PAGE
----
RH: I have been using glass-ionomer cements for decades, but they are often used incorrectly in the United States. Dentists are very familiar with composites, but these are completely different products and should not be used like composites. It is important to be careful, follow directions, and use the proper techniques when working with glass-ionomer cements.

Just as it is in children, fluoride is extremely important in older patients—especially those who have dry mouth. Nothing can replace the natural saliva, but fluoride is still the best alternative. Many high-risk patients need to be on prescription fluorides (ie, 5,000 parts-per-million), which are either brushed on or used in trays. New products that have become available should be used adjunctively rather than in place of fluoride.

Many of these adjunctive products have important uses, however. Silver diamine fluoride has only been available in the United States for a couple of years. It has been used primarily for children and has been extremely effective. Dentists are still finding new ways to use it. For example, in an Alzheimer's patient for whom no ideal restorative options exist, the application of SDF could buy some time in maintaining his or her teeth. Silver diamine fluoride is an alternative that we will continue to find additional uses for as we learn more about it.

Fluoride varnishes are also important for caries prevention among aging adults. They are the only in-office products that we use in my practice. They provide as much benefit for adults as they do for children. The industry has been seeing more and more calcium phosphate products as well; however, those are primarily useful as an adjunct for particular patients.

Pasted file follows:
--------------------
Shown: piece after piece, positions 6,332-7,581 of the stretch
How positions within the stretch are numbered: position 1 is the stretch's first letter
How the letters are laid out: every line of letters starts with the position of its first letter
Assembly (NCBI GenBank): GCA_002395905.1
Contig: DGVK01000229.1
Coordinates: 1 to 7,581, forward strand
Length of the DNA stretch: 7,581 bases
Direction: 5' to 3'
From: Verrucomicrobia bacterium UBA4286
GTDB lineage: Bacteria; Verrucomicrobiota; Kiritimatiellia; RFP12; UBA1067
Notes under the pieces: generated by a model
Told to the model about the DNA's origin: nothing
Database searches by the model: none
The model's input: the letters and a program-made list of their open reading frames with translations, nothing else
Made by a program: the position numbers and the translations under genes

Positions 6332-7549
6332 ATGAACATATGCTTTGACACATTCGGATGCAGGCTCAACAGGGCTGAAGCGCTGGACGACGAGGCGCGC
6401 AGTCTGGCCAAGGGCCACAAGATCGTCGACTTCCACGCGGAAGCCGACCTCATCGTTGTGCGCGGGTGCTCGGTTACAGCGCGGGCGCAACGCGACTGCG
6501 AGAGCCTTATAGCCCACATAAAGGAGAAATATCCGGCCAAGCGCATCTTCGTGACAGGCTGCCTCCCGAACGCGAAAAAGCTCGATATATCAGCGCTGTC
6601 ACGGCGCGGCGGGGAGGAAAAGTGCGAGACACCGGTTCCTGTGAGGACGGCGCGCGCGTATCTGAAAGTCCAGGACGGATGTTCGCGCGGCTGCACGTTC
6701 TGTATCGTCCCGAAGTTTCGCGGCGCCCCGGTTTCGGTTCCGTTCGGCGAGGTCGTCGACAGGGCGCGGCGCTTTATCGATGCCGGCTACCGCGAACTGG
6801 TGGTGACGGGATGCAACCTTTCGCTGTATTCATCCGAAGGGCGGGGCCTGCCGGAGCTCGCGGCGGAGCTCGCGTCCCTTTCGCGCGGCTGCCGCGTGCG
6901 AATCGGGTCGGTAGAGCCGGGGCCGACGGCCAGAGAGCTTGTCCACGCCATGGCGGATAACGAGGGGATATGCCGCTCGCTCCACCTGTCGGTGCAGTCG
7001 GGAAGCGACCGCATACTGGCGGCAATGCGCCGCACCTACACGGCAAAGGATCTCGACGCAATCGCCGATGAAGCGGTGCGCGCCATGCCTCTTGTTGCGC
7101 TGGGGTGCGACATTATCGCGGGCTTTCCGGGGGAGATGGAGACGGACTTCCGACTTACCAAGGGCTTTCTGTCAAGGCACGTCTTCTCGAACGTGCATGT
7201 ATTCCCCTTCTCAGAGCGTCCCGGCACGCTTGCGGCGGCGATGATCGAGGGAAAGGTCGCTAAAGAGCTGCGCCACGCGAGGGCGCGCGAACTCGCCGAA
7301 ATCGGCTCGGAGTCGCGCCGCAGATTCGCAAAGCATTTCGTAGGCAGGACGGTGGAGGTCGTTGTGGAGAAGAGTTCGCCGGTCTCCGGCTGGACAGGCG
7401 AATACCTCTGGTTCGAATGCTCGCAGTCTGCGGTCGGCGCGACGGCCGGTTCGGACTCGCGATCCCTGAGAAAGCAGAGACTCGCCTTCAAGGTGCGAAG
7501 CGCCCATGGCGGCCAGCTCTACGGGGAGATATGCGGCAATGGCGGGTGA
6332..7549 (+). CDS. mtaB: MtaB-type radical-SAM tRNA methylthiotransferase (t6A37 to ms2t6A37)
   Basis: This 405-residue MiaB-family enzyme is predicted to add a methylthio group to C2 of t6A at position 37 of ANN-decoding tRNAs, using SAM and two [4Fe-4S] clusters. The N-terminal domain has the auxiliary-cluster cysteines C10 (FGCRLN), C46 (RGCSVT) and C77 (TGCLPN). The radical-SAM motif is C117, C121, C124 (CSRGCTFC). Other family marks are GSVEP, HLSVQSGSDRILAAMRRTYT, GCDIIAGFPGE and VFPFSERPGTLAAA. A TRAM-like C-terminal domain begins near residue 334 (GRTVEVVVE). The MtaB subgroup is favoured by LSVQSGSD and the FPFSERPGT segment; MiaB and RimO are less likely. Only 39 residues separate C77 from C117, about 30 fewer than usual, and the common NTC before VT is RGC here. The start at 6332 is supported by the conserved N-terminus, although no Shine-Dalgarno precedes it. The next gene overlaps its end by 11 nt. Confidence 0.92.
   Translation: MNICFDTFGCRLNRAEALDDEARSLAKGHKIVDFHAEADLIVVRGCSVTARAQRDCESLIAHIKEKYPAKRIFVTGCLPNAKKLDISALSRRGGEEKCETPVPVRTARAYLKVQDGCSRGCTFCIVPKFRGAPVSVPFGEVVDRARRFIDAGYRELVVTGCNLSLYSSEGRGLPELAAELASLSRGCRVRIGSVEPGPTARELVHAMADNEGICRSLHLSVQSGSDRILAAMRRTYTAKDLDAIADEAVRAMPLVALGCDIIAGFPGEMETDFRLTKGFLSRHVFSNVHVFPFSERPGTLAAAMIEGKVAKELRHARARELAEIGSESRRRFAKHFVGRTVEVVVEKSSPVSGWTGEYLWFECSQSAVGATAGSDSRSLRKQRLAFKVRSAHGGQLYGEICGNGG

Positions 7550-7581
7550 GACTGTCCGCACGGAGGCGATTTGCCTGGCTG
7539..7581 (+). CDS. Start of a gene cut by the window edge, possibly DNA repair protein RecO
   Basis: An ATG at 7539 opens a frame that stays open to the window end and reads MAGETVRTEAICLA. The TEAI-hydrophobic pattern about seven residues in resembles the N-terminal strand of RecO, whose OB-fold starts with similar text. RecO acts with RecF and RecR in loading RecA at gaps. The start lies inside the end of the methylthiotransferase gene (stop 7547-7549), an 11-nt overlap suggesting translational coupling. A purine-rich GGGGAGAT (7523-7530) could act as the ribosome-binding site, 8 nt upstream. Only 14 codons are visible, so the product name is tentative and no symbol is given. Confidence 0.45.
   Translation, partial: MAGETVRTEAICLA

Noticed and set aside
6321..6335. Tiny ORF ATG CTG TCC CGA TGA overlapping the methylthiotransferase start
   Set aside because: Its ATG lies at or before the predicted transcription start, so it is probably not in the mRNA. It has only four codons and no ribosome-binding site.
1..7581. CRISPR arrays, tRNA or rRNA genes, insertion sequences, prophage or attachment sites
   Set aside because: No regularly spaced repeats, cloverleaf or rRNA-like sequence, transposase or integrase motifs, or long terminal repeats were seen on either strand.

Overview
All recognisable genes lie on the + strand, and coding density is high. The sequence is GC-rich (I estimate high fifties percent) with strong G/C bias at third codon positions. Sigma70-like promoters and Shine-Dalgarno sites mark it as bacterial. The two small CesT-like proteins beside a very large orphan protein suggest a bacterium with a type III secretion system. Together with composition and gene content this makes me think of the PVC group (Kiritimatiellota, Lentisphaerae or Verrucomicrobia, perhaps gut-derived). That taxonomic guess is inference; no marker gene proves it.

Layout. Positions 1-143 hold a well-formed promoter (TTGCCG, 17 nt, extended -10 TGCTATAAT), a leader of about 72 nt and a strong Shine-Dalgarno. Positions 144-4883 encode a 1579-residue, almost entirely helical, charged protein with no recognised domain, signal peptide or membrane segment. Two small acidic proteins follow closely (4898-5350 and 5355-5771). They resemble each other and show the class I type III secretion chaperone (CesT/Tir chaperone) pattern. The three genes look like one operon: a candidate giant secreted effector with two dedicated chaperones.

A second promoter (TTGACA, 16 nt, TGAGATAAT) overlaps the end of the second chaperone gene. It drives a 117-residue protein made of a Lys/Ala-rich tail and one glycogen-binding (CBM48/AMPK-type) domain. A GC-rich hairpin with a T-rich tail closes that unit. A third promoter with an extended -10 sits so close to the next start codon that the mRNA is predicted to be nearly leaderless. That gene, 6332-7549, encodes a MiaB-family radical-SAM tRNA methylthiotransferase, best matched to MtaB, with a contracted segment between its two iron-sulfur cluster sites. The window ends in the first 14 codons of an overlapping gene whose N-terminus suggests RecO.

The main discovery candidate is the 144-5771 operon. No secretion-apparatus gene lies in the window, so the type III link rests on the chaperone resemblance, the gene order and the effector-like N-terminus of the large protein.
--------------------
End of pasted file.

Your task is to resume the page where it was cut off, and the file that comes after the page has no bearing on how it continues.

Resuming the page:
One myth that is bolstered by TV commercials involves the use of solutions sometimes erroneously called “artificial saliva” or “salivary substitutes.” Although they can make a patient's mouth feel better, they really have no therapeutic benefit in regard to caries or periodontal disease. Saliva has hundreds of compounds that impart different benefits to oral health, whereas saliva substitutes really only address making the mouth feel moist and slick. They do not affect caries. I prescribe them frequently, but only to make patients more comfortable, not to therapeutically treat anything.

It may seem obvious, but identifying and providing education on the best ways for older patients to clean their teeth is something we really need to consider. Older patients tend to have recession, missing teeth, tilted teeth, and heavily restored teeth. All of these factors make their teeth harder to clean than a younger person's teeth, especially if the patient also has trouble with manual dexterity, problems with their eyesight, or other issues related to aging. Some older patients may have dramatically altered their diet if a spouse encountered health problems and can no longer cook. Others may have cut out soda but increased their consumption of sports drinks because advertisements have led them to overlook the fact that sports drinks can be just as acidic and sugary as soda.